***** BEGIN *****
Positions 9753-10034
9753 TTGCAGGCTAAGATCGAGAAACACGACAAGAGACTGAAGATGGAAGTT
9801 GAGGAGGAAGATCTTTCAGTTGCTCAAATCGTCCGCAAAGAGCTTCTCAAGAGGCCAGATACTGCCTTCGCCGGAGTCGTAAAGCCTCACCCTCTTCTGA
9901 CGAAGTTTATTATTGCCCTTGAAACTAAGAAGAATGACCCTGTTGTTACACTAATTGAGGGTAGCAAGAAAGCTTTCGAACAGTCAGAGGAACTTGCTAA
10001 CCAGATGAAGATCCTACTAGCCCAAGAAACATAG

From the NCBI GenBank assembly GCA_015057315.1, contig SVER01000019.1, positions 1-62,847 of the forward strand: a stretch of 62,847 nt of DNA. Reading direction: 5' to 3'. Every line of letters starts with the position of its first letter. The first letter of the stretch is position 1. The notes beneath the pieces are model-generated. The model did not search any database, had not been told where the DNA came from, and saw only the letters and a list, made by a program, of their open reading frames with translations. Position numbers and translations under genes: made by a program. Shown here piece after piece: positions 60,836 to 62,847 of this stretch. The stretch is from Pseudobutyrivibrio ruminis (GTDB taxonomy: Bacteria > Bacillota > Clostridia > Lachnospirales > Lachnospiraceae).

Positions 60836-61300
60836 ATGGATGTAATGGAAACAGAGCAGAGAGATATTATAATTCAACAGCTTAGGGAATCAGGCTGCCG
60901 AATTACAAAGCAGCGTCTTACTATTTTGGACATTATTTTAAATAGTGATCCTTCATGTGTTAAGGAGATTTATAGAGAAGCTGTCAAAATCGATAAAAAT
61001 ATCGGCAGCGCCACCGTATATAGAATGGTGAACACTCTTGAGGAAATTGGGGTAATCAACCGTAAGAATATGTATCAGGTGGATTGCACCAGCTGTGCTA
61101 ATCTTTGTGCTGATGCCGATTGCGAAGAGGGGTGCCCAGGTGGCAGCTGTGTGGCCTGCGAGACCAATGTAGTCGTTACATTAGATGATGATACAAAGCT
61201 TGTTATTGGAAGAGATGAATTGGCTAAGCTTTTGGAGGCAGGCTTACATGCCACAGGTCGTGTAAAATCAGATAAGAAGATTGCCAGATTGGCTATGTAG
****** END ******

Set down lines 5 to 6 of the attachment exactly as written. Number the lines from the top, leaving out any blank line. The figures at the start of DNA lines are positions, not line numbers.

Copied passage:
10001 CCAGATGAAGATCCTACTAGCCCAAGAAACATAG

From the NCBI GenBank assembly GCA_015057315.1, contig SVER01000019.1, positions 1-62,847 of the forward strand: a stretch of 62,847 nt of DNA. Reading direction: 5' to 3'. Every line of letters starts with the position of its first letter. The first letter of the stretch is position 1. The notes beneath the pieces are model-generated. The model did not search any database, had not been told where the DNA came from, and saw only the letters and a list, made by a program, of their open reading frames with translations. Position numbers and translations under genes: made by a program. Shown here piece after piece: positions 60,836 to 62,847 of this stretch. The stretch is from Pseudobutyrivibrio ruminis (GTDB taxonomy: Bacteria > Bacillota > Clostridia > Lachnospirales > Lachnospiraceae).